While complex processing chains and ninja mixing tricks can make all the difference to your drums, the most simple yet transformative factor in creating a unique sound can often be using volume levels to your advantage.
Here, we’ll demonstrate a range of volume-based techniques using a DnB beat in Ableton Live 10, but they can be equally applied in any other DAW. For more creative drum programming tutorials, pick up the August edition of Computer Music.
Step 1: First, we group our drum parts together for processing later. Next, we slice our hi-hat stem to a Drum Rack so that we can give the hats more natural dynamics. After trimming the MIDI clip down to two bars, we select all the hi-hats and boost their velocity to 127 to decrease the volume difference between the audio and sliced hats.
Step 2: Making the offbeat hits softer gives the hi-hat loop a more natural feel, so select every offbeat hit and pull the velocity down to around 100. You’ll hear the hat loop sounds less relentless; adjusting every second offbeat hat’s velocity to around 90 will exaggerate the effect. Now, duplicate the two-bar loop across the 16-bar arrangement.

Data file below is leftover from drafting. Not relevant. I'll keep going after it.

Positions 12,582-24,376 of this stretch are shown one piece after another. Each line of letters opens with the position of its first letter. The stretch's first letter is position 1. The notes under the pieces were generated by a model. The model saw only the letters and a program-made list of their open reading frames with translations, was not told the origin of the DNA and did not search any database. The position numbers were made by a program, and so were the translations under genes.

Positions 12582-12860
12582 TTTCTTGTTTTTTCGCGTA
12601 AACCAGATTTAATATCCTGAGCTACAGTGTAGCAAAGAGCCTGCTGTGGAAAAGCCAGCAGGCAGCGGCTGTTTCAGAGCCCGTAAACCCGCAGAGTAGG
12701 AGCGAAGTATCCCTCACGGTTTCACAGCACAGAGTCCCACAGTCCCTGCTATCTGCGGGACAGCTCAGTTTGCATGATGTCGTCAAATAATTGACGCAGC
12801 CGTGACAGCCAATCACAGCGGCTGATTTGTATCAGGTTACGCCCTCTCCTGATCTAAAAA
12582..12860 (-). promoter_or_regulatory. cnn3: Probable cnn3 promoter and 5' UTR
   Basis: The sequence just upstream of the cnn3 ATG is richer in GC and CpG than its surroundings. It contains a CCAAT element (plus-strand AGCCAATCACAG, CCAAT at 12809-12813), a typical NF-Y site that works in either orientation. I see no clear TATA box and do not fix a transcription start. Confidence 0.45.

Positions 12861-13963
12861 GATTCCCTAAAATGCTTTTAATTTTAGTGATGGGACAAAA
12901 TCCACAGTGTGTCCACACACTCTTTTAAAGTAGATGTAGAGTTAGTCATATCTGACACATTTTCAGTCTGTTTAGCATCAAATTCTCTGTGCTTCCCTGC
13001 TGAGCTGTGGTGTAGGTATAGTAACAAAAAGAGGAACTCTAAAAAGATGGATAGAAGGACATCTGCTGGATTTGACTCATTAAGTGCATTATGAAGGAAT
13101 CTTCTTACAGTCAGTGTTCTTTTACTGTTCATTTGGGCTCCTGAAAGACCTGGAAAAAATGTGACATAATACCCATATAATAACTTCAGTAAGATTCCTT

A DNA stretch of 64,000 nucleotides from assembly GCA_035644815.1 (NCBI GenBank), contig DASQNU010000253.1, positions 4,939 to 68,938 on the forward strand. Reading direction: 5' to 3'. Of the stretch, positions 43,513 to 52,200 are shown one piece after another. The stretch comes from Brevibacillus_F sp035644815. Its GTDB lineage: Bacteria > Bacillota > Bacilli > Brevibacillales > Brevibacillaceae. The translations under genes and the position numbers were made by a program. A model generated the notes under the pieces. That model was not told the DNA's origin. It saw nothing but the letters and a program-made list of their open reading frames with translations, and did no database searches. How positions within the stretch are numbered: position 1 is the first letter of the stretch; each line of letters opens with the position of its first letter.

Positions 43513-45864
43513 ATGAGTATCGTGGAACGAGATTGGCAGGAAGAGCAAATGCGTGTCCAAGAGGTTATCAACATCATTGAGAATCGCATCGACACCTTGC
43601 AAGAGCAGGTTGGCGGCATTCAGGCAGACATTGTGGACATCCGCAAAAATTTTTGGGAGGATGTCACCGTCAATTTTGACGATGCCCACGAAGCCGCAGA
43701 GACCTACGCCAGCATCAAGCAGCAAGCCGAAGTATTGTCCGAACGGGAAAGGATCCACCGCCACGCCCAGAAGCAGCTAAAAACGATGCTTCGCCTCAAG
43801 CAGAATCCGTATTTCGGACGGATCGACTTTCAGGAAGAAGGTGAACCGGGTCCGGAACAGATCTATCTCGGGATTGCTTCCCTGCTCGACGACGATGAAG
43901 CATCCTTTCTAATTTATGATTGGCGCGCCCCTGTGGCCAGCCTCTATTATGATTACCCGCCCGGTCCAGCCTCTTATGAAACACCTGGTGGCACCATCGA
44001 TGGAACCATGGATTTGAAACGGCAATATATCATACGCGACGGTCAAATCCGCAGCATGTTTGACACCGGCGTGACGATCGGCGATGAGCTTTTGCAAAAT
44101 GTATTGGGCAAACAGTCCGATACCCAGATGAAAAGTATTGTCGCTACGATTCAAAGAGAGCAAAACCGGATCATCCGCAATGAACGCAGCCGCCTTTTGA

Step 3: A few well-placed silent gaps in the drum track can really draw attention to changes in the arrangement. First, we cut out all the drums except the crash cymbal in the offbeat of bar 9, beat 1 - this leaves a gap between the kick and snare that adds emphasis to the second eight bars of the arrangement.
Step 4: Cutting the drums on the offbeat of bar 13, beat 1 makes the change in bass and the added shaker loop really jump out. We also cut the drums after the final snare in bar 14 to give that part of the track a more unique feel. To finish, we make the snare more punchy without lighting up the meters red…
Step 5: Add a limiter to the drums group with the input Gain at 3.5dB, output Ceiling set to -3.5dB and Release at 25ms. Now, push the snare volume up by 4dB. You’ll hear the snare punch through the mix more, while the limiter keeps the peak volume levels in check to avoid clipping.